AuthorJournalistInvestigator


Sometime between Donald Trump’s canonical comparisons to Lincoln and the Murder Hornets, I realized I had to change my browser preferences so Google News isn’t the first thing that pops up when I open Safari. 

But what to fill it with? This morning, I chose the Audubon Society’s “Get to know These 15 Common Birds.” And after a day of having no idea about what’s going on in Washington, I can tell you this…

* The Rock Pigeon, better known as the city pigeon, mates for life. In courtship, the male puffs out its chest, and struts in circles around the female. This is often mistaken for being threatening. Really, pigeons are quite sentimental.

* The Northern Cardinal is the most popular state bird. It’s also the subject of a common misconception, especially among sports teams (see University of Louisville), that it has teeth. Please write this down: Cardinals do not have teeth.

* The crow family is confusing. Between the American Crow, Fish Crow and Northwestern Crow, no one has any idea what they’re seeing. And this doesn’t even account for the Hawaiian Crow or Tamaulipas Crow. I’ve read this column on telling them apart ten times today, and will no doubt read it countless more.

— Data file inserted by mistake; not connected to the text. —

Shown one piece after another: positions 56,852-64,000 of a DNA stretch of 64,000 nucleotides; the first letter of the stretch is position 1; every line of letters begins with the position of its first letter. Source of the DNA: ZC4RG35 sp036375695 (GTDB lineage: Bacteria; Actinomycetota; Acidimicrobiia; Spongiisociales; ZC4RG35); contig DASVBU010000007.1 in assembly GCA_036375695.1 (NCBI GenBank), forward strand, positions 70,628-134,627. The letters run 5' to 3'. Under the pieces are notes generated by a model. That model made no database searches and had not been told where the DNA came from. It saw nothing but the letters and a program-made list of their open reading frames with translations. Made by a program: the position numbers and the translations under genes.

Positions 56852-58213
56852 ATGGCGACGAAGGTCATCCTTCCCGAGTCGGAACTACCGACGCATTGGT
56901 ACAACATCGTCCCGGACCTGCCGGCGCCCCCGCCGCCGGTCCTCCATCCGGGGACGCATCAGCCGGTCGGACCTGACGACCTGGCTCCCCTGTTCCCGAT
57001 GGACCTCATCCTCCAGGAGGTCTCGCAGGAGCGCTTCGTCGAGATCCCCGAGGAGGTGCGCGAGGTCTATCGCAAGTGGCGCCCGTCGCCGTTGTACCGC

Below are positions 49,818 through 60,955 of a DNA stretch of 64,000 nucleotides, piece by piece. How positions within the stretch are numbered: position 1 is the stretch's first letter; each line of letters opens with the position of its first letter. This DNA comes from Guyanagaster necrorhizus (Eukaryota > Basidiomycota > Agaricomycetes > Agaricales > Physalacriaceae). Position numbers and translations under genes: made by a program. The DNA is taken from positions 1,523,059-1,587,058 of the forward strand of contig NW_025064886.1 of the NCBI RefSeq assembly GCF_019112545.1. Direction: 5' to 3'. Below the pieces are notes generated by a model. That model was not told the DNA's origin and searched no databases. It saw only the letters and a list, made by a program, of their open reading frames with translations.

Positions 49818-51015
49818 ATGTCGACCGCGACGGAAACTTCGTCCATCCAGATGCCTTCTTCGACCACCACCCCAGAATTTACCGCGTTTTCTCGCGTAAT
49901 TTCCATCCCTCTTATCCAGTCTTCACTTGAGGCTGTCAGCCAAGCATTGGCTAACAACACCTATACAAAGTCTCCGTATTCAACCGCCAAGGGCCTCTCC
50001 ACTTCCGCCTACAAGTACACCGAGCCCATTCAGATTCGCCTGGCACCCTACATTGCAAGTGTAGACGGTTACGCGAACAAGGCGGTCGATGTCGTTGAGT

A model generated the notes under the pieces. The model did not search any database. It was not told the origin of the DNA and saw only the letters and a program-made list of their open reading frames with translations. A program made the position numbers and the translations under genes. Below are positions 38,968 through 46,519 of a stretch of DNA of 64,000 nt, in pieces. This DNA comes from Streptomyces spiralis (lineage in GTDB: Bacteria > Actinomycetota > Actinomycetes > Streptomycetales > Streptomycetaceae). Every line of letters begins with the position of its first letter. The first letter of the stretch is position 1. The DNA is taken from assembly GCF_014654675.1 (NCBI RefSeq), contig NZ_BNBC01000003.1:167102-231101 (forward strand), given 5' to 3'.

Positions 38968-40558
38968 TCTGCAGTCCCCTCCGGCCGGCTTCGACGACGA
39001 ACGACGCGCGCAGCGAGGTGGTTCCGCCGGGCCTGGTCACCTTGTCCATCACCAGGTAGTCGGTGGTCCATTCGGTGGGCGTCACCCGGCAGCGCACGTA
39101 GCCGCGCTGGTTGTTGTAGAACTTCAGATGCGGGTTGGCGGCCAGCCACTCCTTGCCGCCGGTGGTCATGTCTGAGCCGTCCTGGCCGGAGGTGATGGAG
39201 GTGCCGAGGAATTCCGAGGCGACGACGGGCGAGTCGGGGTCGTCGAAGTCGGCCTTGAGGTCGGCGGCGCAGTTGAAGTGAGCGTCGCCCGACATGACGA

* My new favorite bird is the European Starling. Or, more precisely, my new favorite birder is Eugene Schieffelin, who in 1890 is said to have introduced it to our shores because he thought that America should have every bird mentioned in Shakespeare.

* If I was a bird… I’d be an American Coot. “Coots are tough, adaptable. Although they are related to the secretive rails, they swim in the open like ducks and walk about on shore, making themselves at home on golf courses and city park ponds. Usually in flocks, they are aggressive and noisy, making a wide variety of calls by day or night. They have strong legs and big feet with lobed toes, and coots fighting over territorial boundaries will rear up and attack each other with their feet. In taking flight they must patter across the water, flapping their wings furiously, before becoming airborne.”

Tomorrow’s website is going to be Stargazing Basics from skyandtelescope.org.

Take that Google News!